(Holotype and paratypes). Head in full-face view slightly longer than broad (CI 84-92), sides slightly convex, posterior margin slightly rounded to almost straight, and occipital corners broadly rounded; occipital margin bearing distinct carina. Antennal scape relatively long (SI 75-86), extending well beyond 2/3 of head length but not reaching posterolateral corner of head; antennal segments II-VIII each broader than long, antennal segments IX and X longer than broad; length of segments II-IX continuously rising; terminal segment (X) longer than VIII and IX taken together; last four segments forming indistinct club. Frontal carina long and distinct, surpassing posterior margin of antennal torulus. Clypeus very short, its anterior margin almost straight to feebly concave, with lateral portions bluntly angled. Masticatory margin of mandible with large acute apical tooth, followed by medium-sized subapical tooth, 4 (rarely 3) small denticles, and medium-sized basal tooth; denticles and basal tooth worn out and hard to see in few paratypes; basal margin straight, lacking denticles. Gap between closed mandibles and anterior clypeal margin relatively small, about 0.5-0.6 times as broad as maximum width of mandible. With mesosoma in profile, promesonotum strongly convex, sloping gradually to the weakly developed but distinct metanotal groove; mesopleuron relatively short, demarcated from metapleuron by distinct groove; metapleural gland bulla moderately large, its maximum diameter about 1.3 times as long as distance between propodeal spiracle and most proximate part of metapleural gland bulla. Dorsal outline of propodeum in profile weakly convex, gently sloping posteriorly; propodeal junction angulated, overhanging declivity of propodeum, which is shallowly concave and encircled with thin but distinct rim. Petiole excluding subpetiolar process in profile slightly higher than long; petiolar node with steep anterior face and broadly convex dorsal outline; subpetiolar process developed, its ventral outline trapezoidal and rectangular, its apex on anterior part of process; ventralmost part of subpetiolar process with thin almost transparent lamellae. Postpetiole slightly shorter than petiole, in profile dorsal outline of node convex with small entirely flat area on dorsum; postpetiolar process developed, angulate, pointing anteriorly.
Head entirely smooth and shiny except for finely punctate antennal torulus. Mandible finely striate. Antennal scape entirely punctate. Mesosoma entirely finely reticulate with exception of pronotum and metapleuron; pronotum finely reticulate with large smooth and shiny median area on sides and dorsum; in few larger paratypes pronotal dorsum very finely and superficially reticulate but still smooth and shiny; anterior part of metapleuron smooth and shiny (with very fine and superficial longitudinal rugae in few larger paratypes). Entire petiole, including subpetiolar process, finely reticulate. Postpetiole finely reticulate, with flat surface on dorsum smooth and shiny. Gaster entirely smooth and shiny. Legs weakly punctate, more strongly so on tibiae, coxae smooth and shiny.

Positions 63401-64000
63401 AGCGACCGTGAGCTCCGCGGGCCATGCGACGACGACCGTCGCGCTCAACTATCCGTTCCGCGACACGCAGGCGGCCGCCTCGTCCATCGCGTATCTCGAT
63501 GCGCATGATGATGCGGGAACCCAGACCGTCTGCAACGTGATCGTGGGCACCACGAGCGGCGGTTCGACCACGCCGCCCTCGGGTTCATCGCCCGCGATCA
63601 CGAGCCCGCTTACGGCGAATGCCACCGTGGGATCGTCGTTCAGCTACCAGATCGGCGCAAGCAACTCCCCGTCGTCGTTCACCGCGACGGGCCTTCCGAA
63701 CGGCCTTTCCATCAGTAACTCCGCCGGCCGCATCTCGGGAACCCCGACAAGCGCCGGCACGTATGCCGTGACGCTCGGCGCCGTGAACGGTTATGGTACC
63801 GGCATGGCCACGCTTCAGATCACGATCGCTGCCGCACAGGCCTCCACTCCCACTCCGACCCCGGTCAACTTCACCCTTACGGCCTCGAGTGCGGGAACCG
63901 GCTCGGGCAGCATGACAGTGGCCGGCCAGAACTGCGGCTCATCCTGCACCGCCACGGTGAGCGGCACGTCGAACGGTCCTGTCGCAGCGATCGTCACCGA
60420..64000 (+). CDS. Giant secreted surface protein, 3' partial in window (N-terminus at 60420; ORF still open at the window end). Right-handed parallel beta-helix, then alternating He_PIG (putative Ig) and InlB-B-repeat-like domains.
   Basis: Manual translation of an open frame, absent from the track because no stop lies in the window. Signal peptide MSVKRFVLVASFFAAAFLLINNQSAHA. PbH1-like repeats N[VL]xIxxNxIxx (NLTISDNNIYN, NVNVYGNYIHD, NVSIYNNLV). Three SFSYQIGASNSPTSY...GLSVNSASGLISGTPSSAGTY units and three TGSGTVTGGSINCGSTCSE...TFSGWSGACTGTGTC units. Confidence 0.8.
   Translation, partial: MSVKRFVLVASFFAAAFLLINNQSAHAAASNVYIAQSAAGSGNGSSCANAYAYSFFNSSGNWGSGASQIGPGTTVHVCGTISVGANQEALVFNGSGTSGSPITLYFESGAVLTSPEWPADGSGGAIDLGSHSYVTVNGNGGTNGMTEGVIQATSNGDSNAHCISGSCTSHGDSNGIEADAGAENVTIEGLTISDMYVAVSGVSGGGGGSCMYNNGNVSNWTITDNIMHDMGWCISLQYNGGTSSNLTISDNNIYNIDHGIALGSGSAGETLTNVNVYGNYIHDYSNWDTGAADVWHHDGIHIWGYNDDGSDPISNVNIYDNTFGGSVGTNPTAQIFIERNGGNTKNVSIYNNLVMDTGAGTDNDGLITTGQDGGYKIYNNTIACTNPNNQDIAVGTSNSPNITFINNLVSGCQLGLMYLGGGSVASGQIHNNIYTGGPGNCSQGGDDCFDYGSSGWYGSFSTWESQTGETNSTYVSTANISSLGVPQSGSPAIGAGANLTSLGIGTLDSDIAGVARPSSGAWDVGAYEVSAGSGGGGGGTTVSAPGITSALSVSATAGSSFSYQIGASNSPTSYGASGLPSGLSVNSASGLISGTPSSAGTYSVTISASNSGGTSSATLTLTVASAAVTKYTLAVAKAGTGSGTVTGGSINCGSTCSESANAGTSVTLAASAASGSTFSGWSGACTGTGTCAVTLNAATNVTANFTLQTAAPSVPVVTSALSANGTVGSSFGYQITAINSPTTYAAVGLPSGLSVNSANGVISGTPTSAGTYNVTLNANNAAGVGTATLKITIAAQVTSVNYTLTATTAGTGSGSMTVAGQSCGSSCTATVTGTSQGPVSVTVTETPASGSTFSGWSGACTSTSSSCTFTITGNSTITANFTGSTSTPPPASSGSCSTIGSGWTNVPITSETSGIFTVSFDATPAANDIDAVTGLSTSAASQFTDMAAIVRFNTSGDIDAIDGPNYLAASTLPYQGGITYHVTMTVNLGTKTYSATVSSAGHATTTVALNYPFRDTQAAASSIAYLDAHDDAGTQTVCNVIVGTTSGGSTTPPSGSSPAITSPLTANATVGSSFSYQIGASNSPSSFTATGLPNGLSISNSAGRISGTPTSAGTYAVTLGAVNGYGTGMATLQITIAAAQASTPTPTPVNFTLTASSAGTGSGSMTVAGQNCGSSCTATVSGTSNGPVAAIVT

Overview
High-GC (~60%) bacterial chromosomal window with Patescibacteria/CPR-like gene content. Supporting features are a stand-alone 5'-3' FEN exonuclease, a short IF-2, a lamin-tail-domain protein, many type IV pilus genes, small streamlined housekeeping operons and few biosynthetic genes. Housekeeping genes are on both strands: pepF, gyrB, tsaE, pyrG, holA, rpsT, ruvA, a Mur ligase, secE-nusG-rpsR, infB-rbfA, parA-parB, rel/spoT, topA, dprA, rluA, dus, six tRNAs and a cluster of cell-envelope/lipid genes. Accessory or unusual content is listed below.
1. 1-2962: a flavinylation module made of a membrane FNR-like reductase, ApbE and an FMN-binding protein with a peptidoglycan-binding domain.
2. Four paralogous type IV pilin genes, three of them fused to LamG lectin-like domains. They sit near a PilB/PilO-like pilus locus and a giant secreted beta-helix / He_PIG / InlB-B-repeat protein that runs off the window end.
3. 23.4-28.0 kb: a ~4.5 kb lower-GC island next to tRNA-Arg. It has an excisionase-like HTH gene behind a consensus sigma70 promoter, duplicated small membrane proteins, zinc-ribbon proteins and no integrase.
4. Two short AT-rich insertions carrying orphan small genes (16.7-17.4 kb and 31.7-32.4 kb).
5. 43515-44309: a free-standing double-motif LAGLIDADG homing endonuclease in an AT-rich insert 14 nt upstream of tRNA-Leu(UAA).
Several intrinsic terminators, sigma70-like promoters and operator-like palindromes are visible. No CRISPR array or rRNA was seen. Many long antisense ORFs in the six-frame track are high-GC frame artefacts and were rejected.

Body except sides of mesosoma with abundant standing and decumbent hairs of variable length; length of longest hairs on dorsum of head and pronotum 0.15–0.20 mm. Antennal scapes and legs with abundant decumbent hairs. Antennae, mesosoma, petiole and postpetiole reddish to yellowish brown, gaster and legs yellowish brown.
Holotype. Worker from CHINA, Jiangxi Province, near the village Xingangshan, ca. 15 km SE of Wuyuan, 29°4'39"N / 117°55'20"E, 300 m asl, 6.VII.2013, hand collection on ground, leg. Michael Staab, label “MS1647”, deposited in Institute of Zoology, Academia Sinica (Chinese Academy of Sciences). Paratypes. 20 workers in total, all with the same data as holotype (3 in California Academy of Sciences: CASENT0914931, CASENT0914932, CASENT0914933, 4 in Hessisches Landesmuseum Darmstadt, 10 in IZAS, 3 in Berlin Museum für Naturkunde der Humboldt-Universität).
The species epithet is a patronym in honor of the great German myrmecologist Berthold ‘Bert’ Hölldobler and his invaluable and outstanding contributions to our understanding of ant societies.